A: So when I was finishing up my undergrad with engineering, I had pretty much decided that I wanted to do medicine. But the cost of medical school can be exorbitant. And so I was thinking about other ways of financing this. I had attended one of those recruiting sessions for the Army Corps of Engineers.
And, the gentleman I was talking to, I wanted to let him know that I didn’t want to waste his time giving me the sales pitch, since I was pretty sure I wasn’t going to be an engineer. And told him that I was going into medicine, and he could see about recruiting someone else. He then offered to tell me about the Army scholarships that they had for people who wanted to study medicine.
I decided to go with the Navy, I wanted to travel, see the world. And they had bases in cool places. So I ended up doing the health professions scholarship program with the Navy.
Q: That’s incredible. So you joined the Navy. You're there. What’s it like in the very beginning?
A: At the time you're going through it, it’s a combination of, what did I get myself into? Why am I doing this? And how am I going to get through this?
But it’s an awesome experience. You get to work as part of a team, working towards a singular goal. You get to meet people from all parts of the US. I still have friends, from the military, that I made during my almost 15 years in the service, who come from all the different parts of the country. And so that’s an awesome experience. And it’s also challenging, as you learn to adapt to the different areas that you find yourself in situations.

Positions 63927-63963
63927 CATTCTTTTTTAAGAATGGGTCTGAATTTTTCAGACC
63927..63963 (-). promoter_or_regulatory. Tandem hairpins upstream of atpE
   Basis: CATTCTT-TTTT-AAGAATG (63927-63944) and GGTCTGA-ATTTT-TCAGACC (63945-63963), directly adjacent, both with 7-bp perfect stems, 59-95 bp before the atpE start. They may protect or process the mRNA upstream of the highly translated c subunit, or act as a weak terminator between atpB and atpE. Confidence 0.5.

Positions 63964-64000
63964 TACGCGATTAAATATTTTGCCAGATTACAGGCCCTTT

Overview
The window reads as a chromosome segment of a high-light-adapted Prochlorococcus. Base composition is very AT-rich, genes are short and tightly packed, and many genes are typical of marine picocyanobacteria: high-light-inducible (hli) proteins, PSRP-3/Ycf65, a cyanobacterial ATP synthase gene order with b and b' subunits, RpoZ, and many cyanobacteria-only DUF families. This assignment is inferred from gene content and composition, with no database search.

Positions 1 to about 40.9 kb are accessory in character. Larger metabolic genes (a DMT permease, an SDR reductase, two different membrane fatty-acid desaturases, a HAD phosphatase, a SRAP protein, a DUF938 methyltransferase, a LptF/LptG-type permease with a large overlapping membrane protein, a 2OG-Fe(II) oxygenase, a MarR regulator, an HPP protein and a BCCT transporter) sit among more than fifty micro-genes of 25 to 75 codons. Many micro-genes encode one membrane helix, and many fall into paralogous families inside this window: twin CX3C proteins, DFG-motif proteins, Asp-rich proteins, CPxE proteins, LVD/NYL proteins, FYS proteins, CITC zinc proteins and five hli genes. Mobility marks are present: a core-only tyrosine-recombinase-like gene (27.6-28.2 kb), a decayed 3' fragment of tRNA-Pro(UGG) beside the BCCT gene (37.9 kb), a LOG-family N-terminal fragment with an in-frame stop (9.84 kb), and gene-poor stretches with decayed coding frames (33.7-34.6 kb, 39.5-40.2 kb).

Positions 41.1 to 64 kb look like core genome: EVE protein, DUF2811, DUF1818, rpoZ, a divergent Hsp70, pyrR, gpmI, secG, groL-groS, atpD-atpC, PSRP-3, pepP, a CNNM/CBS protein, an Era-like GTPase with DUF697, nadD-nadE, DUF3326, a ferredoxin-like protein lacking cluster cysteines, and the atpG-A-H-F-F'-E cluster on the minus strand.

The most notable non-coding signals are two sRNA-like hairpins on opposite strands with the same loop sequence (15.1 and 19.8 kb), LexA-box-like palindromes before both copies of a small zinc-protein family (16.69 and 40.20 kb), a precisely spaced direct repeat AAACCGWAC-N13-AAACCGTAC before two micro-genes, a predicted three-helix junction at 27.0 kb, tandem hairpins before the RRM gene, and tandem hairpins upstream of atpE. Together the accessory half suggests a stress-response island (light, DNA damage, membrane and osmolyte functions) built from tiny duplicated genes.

Q: Sure. So you had these questions, it sounds like, running through your head, when you first started, which is, why am I here? What am I doing? How did you find your own answers to those?
A: So I think for all the training, there's a very physical part of it. And I didn’t think about that aspect. I wasn’t the most physically active person. So every time we would wake up at five a.m. for those runs, that would be when the question would come in, like, “Why are we doing this again?”
Over the time, I ended up liking the discipline, the focus, and the challenge it presented, because it does push you to, as the Army likes to say, be all you can be. I certainly thought to myself, if you can make it through this, medical school is going to be a cake walk. Or at least it gives you a skill set that is hard to match anywhere else.
Q: Yeah. Has the rigor that you learned so early on, served you throughout your career as a surgeon?
A: Oh, definitely. I would say it has been incredible. I think the focus and discipline that you need is certainly that translates easily to surgery, and to medicine. But also, especially medicine now, working on a team, learning to work with others, learning to overcome obstacles.